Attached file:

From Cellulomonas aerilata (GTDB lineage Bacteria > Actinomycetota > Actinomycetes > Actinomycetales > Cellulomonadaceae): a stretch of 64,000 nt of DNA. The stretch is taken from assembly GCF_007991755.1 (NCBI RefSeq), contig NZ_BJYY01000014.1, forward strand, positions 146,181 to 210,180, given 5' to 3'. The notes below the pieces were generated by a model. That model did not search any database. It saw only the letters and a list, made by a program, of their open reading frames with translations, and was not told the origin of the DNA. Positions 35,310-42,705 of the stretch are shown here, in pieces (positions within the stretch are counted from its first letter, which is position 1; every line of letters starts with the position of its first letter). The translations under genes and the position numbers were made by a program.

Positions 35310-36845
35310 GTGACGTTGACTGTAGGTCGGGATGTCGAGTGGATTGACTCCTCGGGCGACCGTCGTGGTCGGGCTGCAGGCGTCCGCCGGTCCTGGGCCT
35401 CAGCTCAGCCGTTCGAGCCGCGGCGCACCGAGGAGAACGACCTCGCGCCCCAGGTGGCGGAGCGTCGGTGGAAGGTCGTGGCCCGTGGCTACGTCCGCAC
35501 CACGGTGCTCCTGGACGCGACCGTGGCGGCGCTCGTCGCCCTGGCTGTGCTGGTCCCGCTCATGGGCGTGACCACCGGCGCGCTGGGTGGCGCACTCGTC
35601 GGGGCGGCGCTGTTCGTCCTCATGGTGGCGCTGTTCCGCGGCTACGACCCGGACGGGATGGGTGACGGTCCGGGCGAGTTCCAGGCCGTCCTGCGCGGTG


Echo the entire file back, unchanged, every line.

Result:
From Cellulomonas aerilata (GTDB lineage Bacteria > Actinomycetota > Actinomycetes > Actinomycetales > Cellulomonadaceae): a stretch of 64,000 nt of DNA. The stretch is taken from assembly GCF_007991755.1 (NCBI RefSeq), contig NZ_BJYY01000014.1, forward strand, positions 146,181 to 210,180, given 5' to 3'. The notes below the pieces were generated by a model. That model did not search any database. It saw only the letters and a list, made by a program, of their open reading frames with translations, and was not told the origin of the DNA. Positions 35,310-42,705 of the stretch are shown here, in pieces (positions within the stretch are counted from its first letter, which is position 1; every line of letters starts with the position of its first letter). The translations under genes and the position numbers were made by a program.

Positions 35310-36845
35310 GTGACGTTGACTGTAGGTCGGGATGTCGAGTGGATTGACTCCTCGGGCGACCGTCGTGGTCGGGCTGCAGGCGTCCGCCGGTCCTGGGCCT
35401 CAGCTCAGCCGTTCGAGCCGCGGCGCACCGAGGAGAACGACCTCGCGCCCCAGGTGGCGGAGCGTCGGTGGAAGGTCGTGGCCCGTGGCTACGTCCGCAC
35501 CACGGTGCTCCTGGACGCGACCGTGGCGGCGCTCGTCGCCCTGGCTGTGCTGGTCCCGCTCATGGGCGTGACCACCGGCGCGCTGGGTGGCGCACTCGTC
35601 GGGGCGGCGCTGTTCGTCCTCATGGTGGCGCTGTTCCGCGGCTACGACCCGGACGGGATGGGTGACGGTCCGGGCGAGTTCCAGGCCGTCCTGCGCGGTG